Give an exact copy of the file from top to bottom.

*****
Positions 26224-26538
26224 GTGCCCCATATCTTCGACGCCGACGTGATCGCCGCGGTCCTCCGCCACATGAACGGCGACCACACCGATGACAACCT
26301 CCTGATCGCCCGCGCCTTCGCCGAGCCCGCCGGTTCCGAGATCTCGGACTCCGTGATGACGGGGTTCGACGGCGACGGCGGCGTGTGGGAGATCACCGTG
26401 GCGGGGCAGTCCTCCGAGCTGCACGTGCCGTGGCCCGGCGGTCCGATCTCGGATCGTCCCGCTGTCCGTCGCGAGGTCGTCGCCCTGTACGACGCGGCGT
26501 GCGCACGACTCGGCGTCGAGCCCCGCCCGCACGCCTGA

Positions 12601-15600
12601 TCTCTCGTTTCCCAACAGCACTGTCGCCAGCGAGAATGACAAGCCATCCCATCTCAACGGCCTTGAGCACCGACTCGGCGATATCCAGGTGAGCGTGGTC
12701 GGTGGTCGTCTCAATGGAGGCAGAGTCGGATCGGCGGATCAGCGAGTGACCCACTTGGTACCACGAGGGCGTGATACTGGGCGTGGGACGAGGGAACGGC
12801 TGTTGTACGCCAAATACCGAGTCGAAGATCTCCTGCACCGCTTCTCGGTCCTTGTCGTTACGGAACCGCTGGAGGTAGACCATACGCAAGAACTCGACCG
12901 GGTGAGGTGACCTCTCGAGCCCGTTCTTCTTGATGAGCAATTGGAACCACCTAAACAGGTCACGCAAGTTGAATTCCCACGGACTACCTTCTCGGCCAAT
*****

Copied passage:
Positions 26224-26538
26224 GTGCCCCATATCTTCGACGCCGACGTGATCGCCGCGGTCCTCCGCCACATGAACGGCGACCACACCGATGACAACCT
26301 CCTGATCGCCCGCGCCTTCGCCGAGCCCGCCGGTTCCGAGATCTCGGACTCCGTGATGACGGGGTTCGACGGCGACGGCGGCGTGTGGGAGATCACCGTG
26401 GCGGGGCAGTCCTCCGAGCTGCACGTGCCGTGGCCCGGCGGTCCGATCTCGGATCGTCCCGCTGTCCGTCGCGAGGTCGTCGCCCTGTACGACGCGGCGT
26501 GCGCACGACTCGGCGTCGAGCCCCGCCCGCACGCCTGA

Positions 12601-15600
12601 TCTCTCGTTTCCCAACAGCACTGTCGCCAGCGAGAATGACAAGCCATCCCATCTCAACGGCCTTGAGCACCGACTCGGCGATATCCAGGTGAGCGTGGTC
12701 GGTGGTCGTCTCAATGGAGGCAGAGTCGGATCGGCGGATCAGCGAGTGACCCACTTGGTACCACGAGGGCGTGATACTGGGCGTGGGACGAGGGAACGGC
12801 TGTTGTACGCCAAATACCGAGTCGAAGATCTCCTGCACCGCTTCTCGGTCCTTGTCGTTACGGAACCGCTGGAGGTAGACCATACGCAAGAACTCGACCG
12901 GGTGAGGTGACCTCTCGAGCCCGTTCTTCTTGATGAGCAATTGGAACCACCTAAACAGGTCACGCAAGTTGAATTCCCACGGACTACCTTCTCGGCCAAT